Skip to main content
Part of complete coverage on
 

Connelly: What it means to be a hero

By Michael Connelly, Special to CNN
updated 3:50 PM EST, Mon November 12, 2012
Crime author Michael Connelly (top row) visits with troops while on the Operation Thriller USO tour.
Crime author Michael Connelly (top row) visits with troops while on the Operation Thriller USO tour.
STORY HIGHLIGHTS
  • Author Michael Connelly recently met troops on USO's Operation Thriller III Tour
  • At first, he says he was disappointed he was not with troops on front line
  • Connelly says he soon learned a lesson in "what it is to be a hero"
  • Sacrifice, pride, professionalism are true ingredients of character, he says

Editor's note: Best-selling crime novelist Michael Connelly recently returned from a 10-day trip to the Middle East with the United Service Organization, a nonprofit organization that provides entertainment and assistance for troops and their families. Connelly's next novel, "The Black Box," comes out November 26.

(CNN) -- The slick, black aircraft came roaring down the runway on its way into the sky. We had been allowed to watch the takeoff from an elevated viewing area about three-quarters of the way down the strip. There were the five of us attached to the USO's Operation Thriller III tour: writers Kathleen Antrim, Joe Finder, Andy Harp, Brad Meltzer and me.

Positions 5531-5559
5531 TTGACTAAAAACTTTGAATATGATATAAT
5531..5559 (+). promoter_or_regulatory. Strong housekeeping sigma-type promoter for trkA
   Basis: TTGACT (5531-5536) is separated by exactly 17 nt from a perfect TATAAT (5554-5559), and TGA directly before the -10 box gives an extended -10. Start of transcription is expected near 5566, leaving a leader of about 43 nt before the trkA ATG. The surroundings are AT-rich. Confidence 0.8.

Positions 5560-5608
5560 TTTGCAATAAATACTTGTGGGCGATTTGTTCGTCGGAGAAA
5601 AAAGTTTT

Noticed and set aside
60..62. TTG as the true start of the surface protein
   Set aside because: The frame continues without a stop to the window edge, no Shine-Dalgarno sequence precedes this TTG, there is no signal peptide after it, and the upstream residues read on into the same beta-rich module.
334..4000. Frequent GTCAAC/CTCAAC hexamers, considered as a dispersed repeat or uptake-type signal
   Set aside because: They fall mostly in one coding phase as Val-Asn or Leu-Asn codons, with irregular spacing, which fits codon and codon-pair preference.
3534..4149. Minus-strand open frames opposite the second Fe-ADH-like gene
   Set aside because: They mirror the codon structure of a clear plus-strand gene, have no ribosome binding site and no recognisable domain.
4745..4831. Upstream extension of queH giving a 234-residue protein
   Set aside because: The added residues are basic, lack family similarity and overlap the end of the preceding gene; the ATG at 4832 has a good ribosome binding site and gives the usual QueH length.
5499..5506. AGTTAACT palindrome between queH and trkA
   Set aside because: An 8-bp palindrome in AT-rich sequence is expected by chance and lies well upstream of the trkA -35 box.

A handful of airmen assigned to a U.S. Air Force base in the Mideast were on hand as well. I was tracking the jet's advance down the runway with my video camera. I pivoted as the plane swept by, and my view was suddenly blocked by one of the airmen. He stood pumping his fist up and down as the jet rose in front of us. I momentarily paused on him and lost the plane. It streaked by with a blast of sound and air displacement that went right through me. I turned my camera in time to catch the afterburners as the aircraft rose at a steep angle into the sky.

I thought I had blown the shot with my pause on the airman's pumping fist. But then I realized I actually had the real shot, the shot that told the fuller story. The shot that underlined what I had been seeing over and over as we traveled from base to base and visited troops stationed in support of military efforts.

Opinion: Everyday should be Veterans Day

Michael Connelly
Michael Connelly

From the truck drivers to the pilots to the gate sentries to the colonels in command, the effort is one of pride and preparedness that left me with a new take on what it means to be heroic. These people, far from home and seemingly in the middle of nowhere, are the noble but unknown troops. They've got true character.

When I had first been approached about joining a USO tour comprising authors, I jumped at the chance. After all, I am in the hero business. I write about fictional characters who face adverse circumstances and with relentless spirit and drive overcome the odds to succeed -- sometimes at great danger and cost to themselves.

This is the coin of the realm when it comes to fiction. It's character, character, character. Slick plotting and exotic settings and forensic detail are all window dressing on the real deal. Readers come into a story looking to connect with a character they identify with and want to ride with. They are looking for heroes.

Veterans Day by the numbers